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Overview.  Who would pass up an opportunity to bag the highest peak in the Desolation Wilderness?  Although it stands only slightly higher than its neighbors, Pyramid Peak nonetheless dominates the Crystal Range atop which it sits.  Great views from the summit make this a must-do.


Overview:

Pyramid Peak can be climbed from a number of directions.  Here we will focus on the three most popular routes:  The west ridge from Lake Sylvia, the south face from Rocky Canyon, and the east face from Pyramid Creek.  This annotated topo map shows all three of these routes.  Many people will combine a climb of Pyramid Peak with an overnight stay in the Desolation Wilderness.  However, any of these hikes may be done as a very long day hike.

Option #1 -- West Ridge from Lake Sylvia:

Mileage:

4.6 miles to Lake Sylvia

5.7 miles to Pyramid Peak

 

Elevation:

Trailhead:  6,700'

Summit:  9,983'

 

Hiking time:  Most of a day

Trailhead/Wilderness Permits:  Take Highway 50 to Wrights Lake Road. This road is located about 35 miles east of Placerville (or about 6 miles west of Twin Bridges). Follow the winding Wrights Lake Road about 5 miles in a northerly direction until you reach the "Lyons Creek Trailhead". There is limited parking here.  At the trailhead, you can self-issue a required wilderness permit for day hikes (overnight permits are subject to quota and must be issued at the Visitor Center or at Forest Service Ranger Stations).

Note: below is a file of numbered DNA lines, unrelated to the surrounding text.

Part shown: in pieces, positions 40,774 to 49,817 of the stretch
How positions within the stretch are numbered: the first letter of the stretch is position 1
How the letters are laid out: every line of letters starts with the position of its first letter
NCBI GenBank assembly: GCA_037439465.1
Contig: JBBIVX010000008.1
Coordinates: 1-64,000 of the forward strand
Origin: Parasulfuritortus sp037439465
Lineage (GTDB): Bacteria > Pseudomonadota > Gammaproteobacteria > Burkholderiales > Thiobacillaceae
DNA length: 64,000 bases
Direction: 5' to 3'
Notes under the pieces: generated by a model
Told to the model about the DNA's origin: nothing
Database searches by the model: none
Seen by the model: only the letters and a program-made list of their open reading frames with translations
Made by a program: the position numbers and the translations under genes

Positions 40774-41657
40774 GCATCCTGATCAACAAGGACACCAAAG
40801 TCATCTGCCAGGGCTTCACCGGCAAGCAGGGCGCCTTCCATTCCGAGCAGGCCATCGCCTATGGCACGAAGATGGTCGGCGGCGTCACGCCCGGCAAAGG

The Route:   The route is fairly straightforward to Lake Sylvia (see map at right).  Simply follow the well-defined Lyons Creek trail up Lyons Creek, until you reach Lake Sylvia (about 4.6 miles).  Over this distance, you've gained about 1,300 feet. Pyramid Peak is now only 1 mile away, but almost 2,000 feet above you.

From Lake Sylvia, aim for the obvious notch SSE of the lake. This is the trickiest part of the climb, as it involves some scrambling up the the saddle over loose rock, with some routefinding required. Fear not, however, as this is pretty easy going.  From the notch, hang a left and walk up the south ridge of the peak. Don't stop until you're on top of the mountain.  It is that easy. This is a longer route up the peak, but it is unquestionably the easiest way to summit.  Click here for a photo showing the entire Lyons Creek route.

Option #2 -- Rocky Canyon:

Mileage:

3.3 miles to summit of Pyramid Peak

 

Elevation:

Trailhead:  5,908'

Summit:  9,983'

 

Hiking time:  Half a day

Trailhead/Wilderness Permits From the direction of Lake Tahoe, take US 50 over Echo Summit and continue down the hill past Twin Bridges. After Twin Bridges, but right before Strawberry, look carefully for a creek that flows underneath the highway. There is a small turnout immediately west of the creek alongside US 50. At last check (August 2002), parking was permitted in this turnout. Walk back over the bridge spanning the creek and look for a use trail that begins on the right (east) side of the creek.  Note that because this is not an official trailhead, you cannot self-issue a required wilderness permit for a day hike here.  However, you can do so at the Pyramid Trailhead one mile east of here (near Twin Bridges).  Overnight permits are subject to quota and must be issued at the Visitor Center or at Forest Service Ranger Stations.